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Hey Is That A…Twin RV?

Twin Jag shakes up the homebuilt universe at AirVenture 2021.

Twin JAG

If you spend more than a few minutes walking the show line at AirVenture, you’re going to see airplanes of most any shape and size. You’ll see pocket rockets, sized to fit the biggest engine on the smallest airframe. You’ll see STOL monsters that can land anywhere. Rutan designs push the envelope by introducing unlikely configurations, but there are precious few twin-engine, low-wing, traveling airplanes tied down in the experimental section. 

The Twin JAG may conjure images of a twin-engine RV-6A, but we’d advise you to read the room before saying that out loud. If you’re in the midst of a bunch of RV aircraft owners and pilots, you might be in for an argument.  Almost immediately after Jim and Ginger Tomaszewski posted the Twin JAG to the Van’s Air Force web boards, moderators deleted the thread and any mention of it. 

But, if it’s that controversial, it’s probably worth a look, right? The Twin JAG indeed began life as an RV-6A that Jim built and flew for years, but he wanted to open the design up and add a few things to it—like, an additional engine, for starters. 

In an online post, the Tomaszewskis, pointed out that most experimental aircraft are built from a kit per strict plans, with minimal experimentation involved. “Nowadays, experimental aviation is too full of…the type who think any paint job other than the kit factory paint scheme is a major mod!”

Their baby presently parked at Wittman field is a lot more of a departure from the kit’s plans than a paint job, for sure. 


The Twin JAG is 21 feet long, with a 26.5-foot wingspan. With two Corvair 120 hp engines, incorporating the Weseman 5th bearing modification, the Twin JAG took flight in 2018—nope, this isn’t one of the homebuilts that somehow flew off a 40-hour test period in the week leading to AirVenture. Rather than incorporate complex constant speed props to enable feathering after an engine failure, the design features a brake on each engine to clamp down on the ailing engine and manage drag if one engine decides to quit before the rest of the airplane calls it a day.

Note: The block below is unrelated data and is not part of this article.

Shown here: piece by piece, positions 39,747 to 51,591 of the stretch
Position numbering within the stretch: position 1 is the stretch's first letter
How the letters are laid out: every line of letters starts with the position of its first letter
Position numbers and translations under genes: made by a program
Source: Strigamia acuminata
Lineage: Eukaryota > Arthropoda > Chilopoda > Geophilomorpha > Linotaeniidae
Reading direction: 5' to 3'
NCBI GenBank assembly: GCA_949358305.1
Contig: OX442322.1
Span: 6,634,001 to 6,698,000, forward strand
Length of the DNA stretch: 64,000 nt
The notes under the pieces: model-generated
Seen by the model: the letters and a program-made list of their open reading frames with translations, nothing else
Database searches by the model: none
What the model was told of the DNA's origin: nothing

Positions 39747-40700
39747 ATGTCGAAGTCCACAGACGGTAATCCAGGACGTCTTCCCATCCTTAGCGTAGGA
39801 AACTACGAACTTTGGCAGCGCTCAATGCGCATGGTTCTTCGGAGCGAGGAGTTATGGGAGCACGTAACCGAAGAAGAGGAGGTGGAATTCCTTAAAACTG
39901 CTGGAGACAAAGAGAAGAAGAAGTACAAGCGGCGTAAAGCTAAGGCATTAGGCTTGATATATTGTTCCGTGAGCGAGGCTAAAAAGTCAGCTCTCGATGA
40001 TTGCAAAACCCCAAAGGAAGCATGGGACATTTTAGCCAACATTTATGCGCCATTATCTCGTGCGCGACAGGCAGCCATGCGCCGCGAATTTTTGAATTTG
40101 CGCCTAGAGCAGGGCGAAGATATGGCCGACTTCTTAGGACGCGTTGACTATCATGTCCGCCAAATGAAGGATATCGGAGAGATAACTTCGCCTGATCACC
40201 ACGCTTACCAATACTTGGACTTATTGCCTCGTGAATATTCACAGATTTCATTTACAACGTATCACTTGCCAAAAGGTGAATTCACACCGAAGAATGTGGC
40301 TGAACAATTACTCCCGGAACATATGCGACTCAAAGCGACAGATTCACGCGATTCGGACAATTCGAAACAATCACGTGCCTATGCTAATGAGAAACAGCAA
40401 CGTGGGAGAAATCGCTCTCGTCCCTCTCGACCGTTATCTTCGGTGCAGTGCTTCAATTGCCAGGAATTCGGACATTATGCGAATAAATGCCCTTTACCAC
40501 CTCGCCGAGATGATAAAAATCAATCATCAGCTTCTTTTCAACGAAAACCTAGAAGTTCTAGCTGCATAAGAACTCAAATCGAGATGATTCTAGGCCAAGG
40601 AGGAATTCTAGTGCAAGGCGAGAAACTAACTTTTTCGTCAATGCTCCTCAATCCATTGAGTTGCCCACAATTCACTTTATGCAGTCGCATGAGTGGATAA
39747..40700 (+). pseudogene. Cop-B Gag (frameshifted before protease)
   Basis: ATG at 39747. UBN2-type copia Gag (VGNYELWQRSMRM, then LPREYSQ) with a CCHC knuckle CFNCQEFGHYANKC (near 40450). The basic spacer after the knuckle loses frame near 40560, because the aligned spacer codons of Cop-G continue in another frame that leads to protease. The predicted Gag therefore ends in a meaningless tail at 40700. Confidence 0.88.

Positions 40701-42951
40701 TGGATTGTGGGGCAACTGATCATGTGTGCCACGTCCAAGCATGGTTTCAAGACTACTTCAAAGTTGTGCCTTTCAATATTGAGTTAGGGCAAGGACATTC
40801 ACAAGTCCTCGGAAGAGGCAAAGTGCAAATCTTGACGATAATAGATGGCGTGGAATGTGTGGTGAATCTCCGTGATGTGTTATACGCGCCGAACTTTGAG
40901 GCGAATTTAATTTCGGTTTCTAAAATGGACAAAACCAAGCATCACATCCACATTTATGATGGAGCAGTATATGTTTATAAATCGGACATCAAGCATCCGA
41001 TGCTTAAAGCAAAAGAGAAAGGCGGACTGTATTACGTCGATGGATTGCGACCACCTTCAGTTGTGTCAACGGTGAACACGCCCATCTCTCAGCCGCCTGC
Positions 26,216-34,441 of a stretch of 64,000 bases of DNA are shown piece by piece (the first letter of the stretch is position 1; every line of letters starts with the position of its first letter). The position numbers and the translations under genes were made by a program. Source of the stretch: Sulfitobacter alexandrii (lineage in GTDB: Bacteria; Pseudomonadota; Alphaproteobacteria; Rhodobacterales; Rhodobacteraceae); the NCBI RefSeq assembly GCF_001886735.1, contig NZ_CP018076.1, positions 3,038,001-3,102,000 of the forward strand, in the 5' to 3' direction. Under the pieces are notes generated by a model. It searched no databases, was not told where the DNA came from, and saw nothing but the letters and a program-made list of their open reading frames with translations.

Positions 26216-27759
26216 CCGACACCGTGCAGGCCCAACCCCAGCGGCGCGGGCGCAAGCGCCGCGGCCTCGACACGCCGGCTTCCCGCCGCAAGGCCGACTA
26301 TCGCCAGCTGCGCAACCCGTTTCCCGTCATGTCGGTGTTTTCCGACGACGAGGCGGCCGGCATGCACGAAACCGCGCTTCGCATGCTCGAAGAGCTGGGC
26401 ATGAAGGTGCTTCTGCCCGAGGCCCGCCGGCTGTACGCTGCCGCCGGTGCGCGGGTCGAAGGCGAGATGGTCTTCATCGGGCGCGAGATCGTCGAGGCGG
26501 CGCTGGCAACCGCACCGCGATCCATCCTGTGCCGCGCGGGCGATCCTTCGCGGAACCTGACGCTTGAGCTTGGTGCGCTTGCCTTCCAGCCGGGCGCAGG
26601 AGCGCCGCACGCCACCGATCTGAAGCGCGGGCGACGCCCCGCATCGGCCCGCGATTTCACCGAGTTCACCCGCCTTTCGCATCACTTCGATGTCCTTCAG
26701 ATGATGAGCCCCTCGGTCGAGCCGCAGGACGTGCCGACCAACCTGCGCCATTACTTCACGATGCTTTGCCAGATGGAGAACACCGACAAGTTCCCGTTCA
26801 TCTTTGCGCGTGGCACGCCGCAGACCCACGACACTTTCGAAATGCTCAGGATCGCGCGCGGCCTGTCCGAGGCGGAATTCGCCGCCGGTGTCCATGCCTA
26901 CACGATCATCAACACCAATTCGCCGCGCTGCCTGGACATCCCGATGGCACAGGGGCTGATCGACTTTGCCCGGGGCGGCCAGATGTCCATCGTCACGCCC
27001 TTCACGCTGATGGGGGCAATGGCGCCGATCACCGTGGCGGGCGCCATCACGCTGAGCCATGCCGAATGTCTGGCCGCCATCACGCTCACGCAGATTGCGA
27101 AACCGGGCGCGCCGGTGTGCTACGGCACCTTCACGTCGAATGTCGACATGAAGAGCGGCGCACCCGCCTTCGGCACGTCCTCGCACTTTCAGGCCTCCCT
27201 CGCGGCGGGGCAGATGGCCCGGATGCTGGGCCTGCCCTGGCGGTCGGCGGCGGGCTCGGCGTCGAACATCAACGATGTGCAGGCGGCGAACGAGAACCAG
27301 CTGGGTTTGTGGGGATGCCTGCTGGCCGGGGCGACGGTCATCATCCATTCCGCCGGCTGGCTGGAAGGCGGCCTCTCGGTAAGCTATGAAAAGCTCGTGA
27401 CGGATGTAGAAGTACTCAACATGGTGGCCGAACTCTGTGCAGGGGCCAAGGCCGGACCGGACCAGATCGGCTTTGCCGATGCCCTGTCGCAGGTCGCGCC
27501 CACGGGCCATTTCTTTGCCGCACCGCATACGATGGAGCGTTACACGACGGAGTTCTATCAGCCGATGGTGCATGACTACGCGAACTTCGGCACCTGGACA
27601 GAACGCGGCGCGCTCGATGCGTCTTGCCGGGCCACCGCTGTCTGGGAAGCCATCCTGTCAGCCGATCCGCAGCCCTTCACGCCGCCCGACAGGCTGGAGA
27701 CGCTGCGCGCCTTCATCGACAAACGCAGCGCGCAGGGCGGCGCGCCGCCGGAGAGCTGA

twin JAG interior

Interestingly, Jim didn’t do this for some crazy speed pursuit—in fact, with its combined 240 hp offset by additional drag and weight, it performs just as it did with an O-320 up front. Well, except for the climb rate with an engine out—200-300 FPM. Try that with an average RV! 

Jim and Ginger sat down for an in-depth discussion of the Twin JAG with the WW Flycorvair Youtube channel in a video available here (


The Twin JAG landed at Wittman Field last week, shook her tailfeathers and settled down to roost. It’ss tied down at the Fly Corvair tent, tauntingly, 75 feet away from the Van’s Aircraft display. You can bet there will be some raised eyebrows and double-takes this week!  

The Twin JAG is parked at the Fly Corvair tent, space 614, between the homebuilt headquarters and forums buildings…and glaring distance from the Van’s Aircraft display. 


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